Viewing 15 posts - 1 through 15 (of 15 total)
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    Brian Stone

    Has anyone on here had a chance to work with Bio-Glass yet? We had a customer request a quote and we’ve never worked with it.

    They asked for White Diamond…in the only picture that I can find on their website it looks fairly translucent and it’s 2cm.

    Andy Graves

    That is the material that is glass particulate with the non concrete binder isn’t it? Are they also the ones that you can make custom colors?

    Brian Stone

    That’s what it looks like to me. I don’t really have any information on it yet. The one email I saw said that they don’t have the White Diamond in stock and that it’s 10 weeks from payment to even get the material.


    I had pretty expensive prices…but i was only gonna template and install…the place down here that offer it is Coverings in Miami..they suggest water jet for teh best cut and edge work reduction..but I just didnt like the repair aspect of it…i know your are not suposta need to repair but on new materials…gulp


    my customers didnt want it for its recycled content anyway..they wanted the color…so when they saw Antique glass matched the oriental jade color….i took off a few thousand off da price that way…its pretty cool to have rebound materials…cause Avonite doesnt seem so expensive when you bang them with Bio-Glass…if they woulda came in for avonite they woulda thought i was exoensive…go figure

    Brian Stone

    I got the quote back last night… …and I thought that Vetrazzo was expensive.

    I also got the fab manual but it’s too large to upload (4mb) If anyone really wants it I can email it. It has a decent picture of what the material looks like.

    Bill Lonergn

    Can material be cut with a regular bridge saw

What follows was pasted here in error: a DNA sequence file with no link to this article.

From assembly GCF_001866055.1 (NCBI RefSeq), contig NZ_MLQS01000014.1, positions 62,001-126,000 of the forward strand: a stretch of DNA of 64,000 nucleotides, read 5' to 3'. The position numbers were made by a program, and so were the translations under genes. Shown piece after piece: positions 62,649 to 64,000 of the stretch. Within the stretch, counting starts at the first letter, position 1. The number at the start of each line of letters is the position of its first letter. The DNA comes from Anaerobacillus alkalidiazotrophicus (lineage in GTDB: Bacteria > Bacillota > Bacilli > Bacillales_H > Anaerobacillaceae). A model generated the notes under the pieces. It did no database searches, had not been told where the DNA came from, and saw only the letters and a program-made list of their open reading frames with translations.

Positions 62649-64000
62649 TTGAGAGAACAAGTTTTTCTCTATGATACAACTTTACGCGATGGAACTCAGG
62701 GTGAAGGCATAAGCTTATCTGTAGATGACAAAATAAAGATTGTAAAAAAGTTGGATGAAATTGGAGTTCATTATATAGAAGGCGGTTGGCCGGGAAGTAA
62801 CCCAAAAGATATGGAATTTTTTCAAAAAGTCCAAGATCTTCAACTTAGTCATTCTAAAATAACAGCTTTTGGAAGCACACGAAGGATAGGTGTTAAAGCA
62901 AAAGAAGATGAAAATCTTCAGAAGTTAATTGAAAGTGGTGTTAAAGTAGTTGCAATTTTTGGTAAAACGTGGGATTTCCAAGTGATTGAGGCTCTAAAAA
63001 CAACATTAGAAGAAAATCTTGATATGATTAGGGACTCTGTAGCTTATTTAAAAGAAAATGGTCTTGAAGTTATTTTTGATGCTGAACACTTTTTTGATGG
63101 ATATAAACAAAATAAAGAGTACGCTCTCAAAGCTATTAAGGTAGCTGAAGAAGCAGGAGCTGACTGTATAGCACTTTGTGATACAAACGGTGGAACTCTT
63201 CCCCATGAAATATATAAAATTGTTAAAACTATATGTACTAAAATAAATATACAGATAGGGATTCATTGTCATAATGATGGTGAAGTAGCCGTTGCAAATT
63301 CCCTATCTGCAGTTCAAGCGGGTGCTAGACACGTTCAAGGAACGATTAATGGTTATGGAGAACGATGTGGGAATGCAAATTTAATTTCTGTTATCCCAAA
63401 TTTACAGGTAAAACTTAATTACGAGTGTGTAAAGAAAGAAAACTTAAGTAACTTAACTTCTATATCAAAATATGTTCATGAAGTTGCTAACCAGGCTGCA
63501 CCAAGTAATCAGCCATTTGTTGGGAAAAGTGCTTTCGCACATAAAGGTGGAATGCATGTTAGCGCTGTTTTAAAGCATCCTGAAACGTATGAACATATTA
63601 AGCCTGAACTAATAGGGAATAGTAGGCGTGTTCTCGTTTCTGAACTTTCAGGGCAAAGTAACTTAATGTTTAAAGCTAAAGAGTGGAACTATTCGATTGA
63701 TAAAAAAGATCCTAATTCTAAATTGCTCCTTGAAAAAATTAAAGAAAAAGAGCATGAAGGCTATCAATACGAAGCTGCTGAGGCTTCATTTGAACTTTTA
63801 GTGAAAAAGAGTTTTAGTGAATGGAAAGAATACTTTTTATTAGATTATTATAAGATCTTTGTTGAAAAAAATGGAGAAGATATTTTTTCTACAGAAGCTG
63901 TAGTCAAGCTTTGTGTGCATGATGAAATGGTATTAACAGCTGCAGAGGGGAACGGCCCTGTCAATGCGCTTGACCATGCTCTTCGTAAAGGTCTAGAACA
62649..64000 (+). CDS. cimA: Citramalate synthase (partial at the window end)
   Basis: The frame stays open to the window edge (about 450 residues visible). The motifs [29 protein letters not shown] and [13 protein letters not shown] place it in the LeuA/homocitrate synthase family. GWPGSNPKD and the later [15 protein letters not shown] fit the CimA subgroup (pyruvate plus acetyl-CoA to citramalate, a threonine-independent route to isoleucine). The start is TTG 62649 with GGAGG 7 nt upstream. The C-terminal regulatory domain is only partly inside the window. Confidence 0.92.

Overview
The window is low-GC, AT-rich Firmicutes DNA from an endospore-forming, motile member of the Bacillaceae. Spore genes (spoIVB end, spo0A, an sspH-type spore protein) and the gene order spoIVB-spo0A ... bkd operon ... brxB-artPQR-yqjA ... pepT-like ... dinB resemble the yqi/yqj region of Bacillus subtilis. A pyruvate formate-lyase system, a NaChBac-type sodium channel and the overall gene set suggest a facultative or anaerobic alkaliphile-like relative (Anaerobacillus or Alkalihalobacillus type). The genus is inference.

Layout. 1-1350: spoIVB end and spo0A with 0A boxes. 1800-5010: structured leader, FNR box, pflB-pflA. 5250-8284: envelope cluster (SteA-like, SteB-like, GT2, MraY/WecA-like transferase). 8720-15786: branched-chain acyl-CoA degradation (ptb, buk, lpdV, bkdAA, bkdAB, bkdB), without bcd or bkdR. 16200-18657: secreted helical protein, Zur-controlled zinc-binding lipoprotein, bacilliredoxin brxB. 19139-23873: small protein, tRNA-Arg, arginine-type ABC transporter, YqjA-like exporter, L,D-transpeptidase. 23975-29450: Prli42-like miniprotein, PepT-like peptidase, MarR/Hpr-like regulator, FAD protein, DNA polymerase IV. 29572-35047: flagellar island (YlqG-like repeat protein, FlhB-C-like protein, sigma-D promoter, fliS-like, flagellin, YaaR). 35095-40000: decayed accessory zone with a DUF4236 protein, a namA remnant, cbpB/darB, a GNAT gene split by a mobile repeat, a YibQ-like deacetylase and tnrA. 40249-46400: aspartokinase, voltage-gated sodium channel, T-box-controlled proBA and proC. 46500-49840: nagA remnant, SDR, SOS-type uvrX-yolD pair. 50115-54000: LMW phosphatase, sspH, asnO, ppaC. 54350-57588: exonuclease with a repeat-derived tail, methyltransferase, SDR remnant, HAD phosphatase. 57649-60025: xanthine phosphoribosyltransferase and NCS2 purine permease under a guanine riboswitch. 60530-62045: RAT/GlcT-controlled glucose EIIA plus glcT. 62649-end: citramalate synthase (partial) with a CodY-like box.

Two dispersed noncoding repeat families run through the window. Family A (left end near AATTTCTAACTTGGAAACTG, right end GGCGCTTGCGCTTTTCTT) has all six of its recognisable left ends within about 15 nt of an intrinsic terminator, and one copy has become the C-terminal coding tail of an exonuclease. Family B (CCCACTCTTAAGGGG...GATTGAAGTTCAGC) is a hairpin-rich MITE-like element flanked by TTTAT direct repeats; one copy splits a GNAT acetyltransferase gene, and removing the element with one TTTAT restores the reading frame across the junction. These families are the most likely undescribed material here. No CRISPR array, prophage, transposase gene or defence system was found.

Brian Stone

    Yes, the material can be cut with the same tools that you fabricate granite or engineered stone with.

    Sharon Lane

    I’m a small builder focusing on green projects, but not a fabricator. I’ve specified the Bioglass White Diamond for a 69×31.5 inch peninsula with an 11-inch overhang and a 1.5-inch stacked edge. It’s the first time my fabricator has worked with the material.

    I’m hoping to get some suggestions from a fabricator who’s worked with Bioglass and has had success with a specific substrate system.

    Coverings states that it’s not supposed to have an overhang of more than 3 inches without support. I’d prefer not to use corbels or brackets.

    I was considering 3/4-inch plywood. Or perhaps 1/2-inch plywood + 1/4-inch cement backerboard. Other options I’m considering are routed out plywood with steel plate or flat steel bars laid into the wood.

    Any help on the substrate would be greatly appreciated. Thanks very much.

    Sue Turner

    Go with steel

    Bob Eller

    Tx William. Steel plate? Steel plate w/plywood? Or steel bars w/plywood?


    Chris, just be careful about the darkness of the canteliever substrate you decide to use…overhanging away from the cabs as it is lights up the section that is not.if you end up painting the bottom that also might change the color of the sample if customer likes the white sample…then finshed product might lean on the gray side…it has the same dilema of working with the translucent SS materials

    Chuck Park

    Thanks Gene. We plan to use 0.75-inch plywood to build up the countertop height to 1.5-inch total. There will be a 1.5-inch stacked edge, so we can go edge to edge with the plywood, and it won’t be visible from the side. Edge to edge plywood will hopefully address potential shadows. We also plan to backpaint the Bioglass, as the White Diamond is slightly translucent and the paint should provide a slightly more opaque look to the glass, which will be fine, as I’m doing this for a spec project and I’m the customer. 🙂 I’m pretty convinced of building steel into the substrate, but I’m not sure if we should use flat steel bars (0.25 inch thick or more), rectangular/square steel tubes, or steel plate. And what’s the best way to build the steel into the substrate?


    another tip might also be to make sure the steel has no points or stress risers on it..If the substrate flexes..then the top is risky…remember its glass and i know how much the slabs cost..


    What do you mean 1.5 buildup?


    Gene, you’re so right. Bioglass is pricey! My hope is if I use quality, heavy gauge steel bars/tubes/plate in the right spots, I should be able to eliminate potential stress points/risers. Still unsure which steel format to go with – bars, tubes or plate.

    Kelsey, I may be using the wrong term, as I’m not a fabricator. The Bioglass is 0.75-inch thick. I would use a 0.75 inch thick plywood substrate to create a 1.5 inch total build-up. The finished edge would also have a 1.5 inch total buildup – but all Bioglass. At the countertop’s edge, a Bioglass strip would be stacked and laminated under the countertop to create a stacked/laminated edge – total height 1.5 inches.

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